Coffee Break

Ready to Move Abroad? Here is How.

So, you’ve wanted to make a big move for ages. Career-wise you’ve got it nailed, you love your job, and even if you don’t, you’re great at it, and it has opened up a lot of doors for you. The offices are global.

What comes next?

Checking out the global offices. You like the office; the vibe is relaxed, and they have a similar ethos and office atmosphere to what you are used to. The location is a nice breath of fresh air, and over coffee, you begin to picture yourself living here. Browsing the local shops, checking out the local attractions. Maybe you’re lucky, and there is a beach nearby. Whatever it is, you know that you want to make a big move, and it’s going to be here. So, your next steps are planning how to move from one country to another – in the most cost-effective way.

Source

When you are moving to a new location, even though you might be tempted just to start the process as soon as you can, you should go back and visit a few more times. You need to get to know the area a bit better, where the best house prices are, where are the places that you should avoid (every city has them), where the best coffee is. Research pays dividends in the end. Think about what you are going to do regarding housing. Will you want to buy straight away? Or will you be renting for a while? Either way, you’re going to need to find an estate agent you can trust to help you take care of that while you’re busy wrapping things up your end. Be very clear about where you are deciding to move and why. Things to check out are:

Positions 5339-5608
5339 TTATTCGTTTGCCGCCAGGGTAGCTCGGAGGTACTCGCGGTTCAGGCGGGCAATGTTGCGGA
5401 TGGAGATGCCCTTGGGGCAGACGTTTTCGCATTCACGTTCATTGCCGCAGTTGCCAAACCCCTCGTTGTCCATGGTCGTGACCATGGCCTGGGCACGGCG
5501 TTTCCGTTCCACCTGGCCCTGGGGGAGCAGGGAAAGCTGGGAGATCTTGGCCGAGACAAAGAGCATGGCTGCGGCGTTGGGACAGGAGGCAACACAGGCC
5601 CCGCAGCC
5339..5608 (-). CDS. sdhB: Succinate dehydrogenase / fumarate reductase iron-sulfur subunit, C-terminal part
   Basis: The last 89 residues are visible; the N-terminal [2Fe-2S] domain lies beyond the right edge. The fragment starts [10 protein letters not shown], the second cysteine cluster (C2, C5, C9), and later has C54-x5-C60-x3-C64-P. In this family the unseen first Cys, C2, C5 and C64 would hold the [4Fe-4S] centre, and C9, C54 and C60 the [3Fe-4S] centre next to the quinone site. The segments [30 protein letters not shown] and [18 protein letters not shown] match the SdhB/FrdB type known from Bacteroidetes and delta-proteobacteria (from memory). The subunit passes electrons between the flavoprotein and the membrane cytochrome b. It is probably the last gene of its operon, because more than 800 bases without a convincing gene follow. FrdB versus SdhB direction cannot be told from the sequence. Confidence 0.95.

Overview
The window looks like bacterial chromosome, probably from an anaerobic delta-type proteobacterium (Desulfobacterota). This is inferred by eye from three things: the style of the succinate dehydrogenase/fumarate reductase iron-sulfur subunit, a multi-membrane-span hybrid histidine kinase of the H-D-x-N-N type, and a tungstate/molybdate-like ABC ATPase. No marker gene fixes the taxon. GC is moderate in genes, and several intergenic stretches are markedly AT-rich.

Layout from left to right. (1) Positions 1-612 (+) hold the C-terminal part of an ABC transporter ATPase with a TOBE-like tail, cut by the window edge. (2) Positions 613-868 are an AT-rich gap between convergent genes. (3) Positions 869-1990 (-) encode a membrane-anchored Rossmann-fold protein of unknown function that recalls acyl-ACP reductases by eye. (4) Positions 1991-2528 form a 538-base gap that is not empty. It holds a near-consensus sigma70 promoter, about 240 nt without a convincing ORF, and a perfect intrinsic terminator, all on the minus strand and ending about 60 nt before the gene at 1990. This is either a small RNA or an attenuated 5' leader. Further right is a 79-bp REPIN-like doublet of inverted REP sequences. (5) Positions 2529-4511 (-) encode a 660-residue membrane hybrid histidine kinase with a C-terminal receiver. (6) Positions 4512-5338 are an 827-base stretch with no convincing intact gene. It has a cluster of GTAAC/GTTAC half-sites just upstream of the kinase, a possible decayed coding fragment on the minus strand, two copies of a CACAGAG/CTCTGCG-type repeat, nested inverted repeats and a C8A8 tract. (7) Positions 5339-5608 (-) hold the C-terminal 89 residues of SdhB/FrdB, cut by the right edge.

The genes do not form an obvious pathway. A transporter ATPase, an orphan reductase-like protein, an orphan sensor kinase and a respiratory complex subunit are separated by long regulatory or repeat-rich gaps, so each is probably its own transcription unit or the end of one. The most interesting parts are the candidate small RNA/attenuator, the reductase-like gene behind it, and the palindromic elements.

• Local schools
  • Transport links
  • Are there any rubbish dumps or sewerage plants nearby?
  • What is it like at night?
  • Main roads – are they close by can you hear them?

You should aim to visit the country a few times at least before moving. It won’t be so much of a culture shock then.

Pay considerable attention to what the visa requirements are for that country, there is very little point in deciding to make a move, moving, and then within months, you’re being asked to leave. Make sure you follow the correct channels, apply well in advance and have a couple of copies of everything kept safely. You might want to look into companies that specialise in helping you move to a new country. While you’re keeping track of this, make sure your passport has plenty of time left on it too